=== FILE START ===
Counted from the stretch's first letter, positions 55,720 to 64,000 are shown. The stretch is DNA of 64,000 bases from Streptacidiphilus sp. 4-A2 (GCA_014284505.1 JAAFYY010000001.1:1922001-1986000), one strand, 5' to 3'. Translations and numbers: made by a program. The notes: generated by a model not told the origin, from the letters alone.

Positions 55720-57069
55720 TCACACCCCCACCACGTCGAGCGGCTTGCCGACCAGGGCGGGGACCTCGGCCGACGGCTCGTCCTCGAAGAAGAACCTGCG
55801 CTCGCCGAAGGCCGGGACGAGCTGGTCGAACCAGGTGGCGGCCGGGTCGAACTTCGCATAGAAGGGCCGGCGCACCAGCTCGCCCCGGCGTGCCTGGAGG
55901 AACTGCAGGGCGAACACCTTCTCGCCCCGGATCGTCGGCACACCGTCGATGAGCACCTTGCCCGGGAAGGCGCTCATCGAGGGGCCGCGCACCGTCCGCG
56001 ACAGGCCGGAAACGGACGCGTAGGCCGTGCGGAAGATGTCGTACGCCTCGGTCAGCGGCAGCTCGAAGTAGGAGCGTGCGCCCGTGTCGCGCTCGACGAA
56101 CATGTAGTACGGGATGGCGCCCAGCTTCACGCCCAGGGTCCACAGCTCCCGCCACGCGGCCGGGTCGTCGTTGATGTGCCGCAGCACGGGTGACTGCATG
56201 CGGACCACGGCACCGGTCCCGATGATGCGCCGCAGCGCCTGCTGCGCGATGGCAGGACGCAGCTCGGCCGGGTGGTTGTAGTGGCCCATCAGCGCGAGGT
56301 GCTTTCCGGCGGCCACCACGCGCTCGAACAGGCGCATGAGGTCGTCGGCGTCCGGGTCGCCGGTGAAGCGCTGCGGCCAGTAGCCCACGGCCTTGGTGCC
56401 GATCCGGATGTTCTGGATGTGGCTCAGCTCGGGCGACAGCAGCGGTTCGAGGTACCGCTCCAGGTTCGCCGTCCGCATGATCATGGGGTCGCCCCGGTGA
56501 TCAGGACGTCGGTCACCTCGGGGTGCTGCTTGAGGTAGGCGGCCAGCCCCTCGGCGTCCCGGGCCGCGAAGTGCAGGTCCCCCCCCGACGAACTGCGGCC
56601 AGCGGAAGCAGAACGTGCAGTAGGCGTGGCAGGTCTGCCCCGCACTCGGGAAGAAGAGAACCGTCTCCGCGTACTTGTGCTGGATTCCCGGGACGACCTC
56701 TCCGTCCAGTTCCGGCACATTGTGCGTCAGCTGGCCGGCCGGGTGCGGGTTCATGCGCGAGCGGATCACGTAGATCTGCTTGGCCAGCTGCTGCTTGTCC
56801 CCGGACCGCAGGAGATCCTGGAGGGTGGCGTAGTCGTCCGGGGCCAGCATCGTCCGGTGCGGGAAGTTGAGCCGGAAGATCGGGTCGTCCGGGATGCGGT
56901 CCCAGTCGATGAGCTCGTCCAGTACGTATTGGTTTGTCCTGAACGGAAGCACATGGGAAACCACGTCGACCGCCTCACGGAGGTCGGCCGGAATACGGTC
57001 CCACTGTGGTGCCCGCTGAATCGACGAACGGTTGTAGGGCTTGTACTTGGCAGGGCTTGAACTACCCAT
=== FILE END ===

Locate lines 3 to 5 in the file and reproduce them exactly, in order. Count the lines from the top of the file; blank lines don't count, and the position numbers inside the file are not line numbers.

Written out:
55720 TCACACCCCCACCACGTCGAGCGGCTTGCCGACCAGGGCGGGGACCTCGGCCGACGGCTCGTCCTCGAAGAAGAACCTGCG
55801 CTCGCCGAAGGCCGGGACGAGCTGGTCGAACCAGGTGGCGGCCGGGTCGAACTTCGCATAGAAGGGCCGGCGCACCAGCTCGCCCCGGCGTGCCTGGAGG
55901 AACTGCAGGGCGAACACCTTCTCGCCCCGGATCGTCGGCACACCGTCGATGAGCACCTTGCCCGGGAAGGCGCTCATCGAGGGGCCGCGCACCGTCCGCG